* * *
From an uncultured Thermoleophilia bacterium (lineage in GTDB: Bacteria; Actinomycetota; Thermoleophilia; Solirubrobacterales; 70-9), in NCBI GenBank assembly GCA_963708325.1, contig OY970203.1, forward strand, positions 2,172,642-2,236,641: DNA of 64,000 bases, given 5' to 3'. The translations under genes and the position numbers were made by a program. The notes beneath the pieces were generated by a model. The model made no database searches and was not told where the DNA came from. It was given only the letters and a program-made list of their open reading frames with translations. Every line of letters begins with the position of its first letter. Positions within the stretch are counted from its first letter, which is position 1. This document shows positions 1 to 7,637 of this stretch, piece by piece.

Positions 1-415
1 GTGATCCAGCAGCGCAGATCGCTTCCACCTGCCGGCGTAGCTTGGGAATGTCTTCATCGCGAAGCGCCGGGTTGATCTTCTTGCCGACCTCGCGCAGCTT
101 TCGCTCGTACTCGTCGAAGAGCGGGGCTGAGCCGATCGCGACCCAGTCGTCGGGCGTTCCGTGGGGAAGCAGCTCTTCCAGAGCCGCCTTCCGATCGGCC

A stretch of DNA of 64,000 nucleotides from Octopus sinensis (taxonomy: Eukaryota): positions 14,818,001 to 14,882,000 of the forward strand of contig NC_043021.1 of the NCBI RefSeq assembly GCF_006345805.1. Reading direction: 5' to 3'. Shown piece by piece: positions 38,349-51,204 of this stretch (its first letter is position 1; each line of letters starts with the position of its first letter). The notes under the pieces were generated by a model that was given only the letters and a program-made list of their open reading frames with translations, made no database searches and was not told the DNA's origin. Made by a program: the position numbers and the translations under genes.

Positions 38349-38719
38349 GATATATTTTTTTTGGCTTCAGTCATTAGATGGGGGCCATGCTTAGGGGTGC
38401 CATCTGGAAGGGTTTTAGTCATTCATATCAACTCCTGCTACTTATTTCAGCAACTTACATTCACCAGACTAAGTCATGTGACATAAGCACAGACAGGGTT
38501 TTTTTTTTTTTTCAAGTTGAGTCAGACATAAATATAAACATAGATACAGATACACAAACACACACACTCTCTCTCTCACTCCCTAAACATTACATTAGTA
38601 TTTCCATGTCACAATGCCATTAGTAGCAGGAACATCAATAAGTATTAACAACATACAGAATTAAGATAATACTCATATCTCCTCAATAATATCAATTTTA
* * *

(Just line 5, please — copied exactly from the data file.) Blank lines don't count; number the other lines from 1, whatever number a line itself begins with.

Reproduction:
A stretch of DNA of 64,000 nucleotides from Octopus sinensis (taxonomy: Eukaryota): positions 14,818,001 to 14,882,000 of the forward strand of contig NC_043021.1 of the NCBI RefSeq assembly GCF_006345805.1. Reading direction: 5' to 3'. Shown piece by piece: positions 38,349-51,204 of this stretch (its first letter is position 1; each line of letters starts with the position of its first letter). The notes under the pieces were generated by a model that was given only the letters and a program-made list of their open reading frames with translations, made no database searches and was not told the DNA's origin. Made by a program: the position numbers and the translations under genes.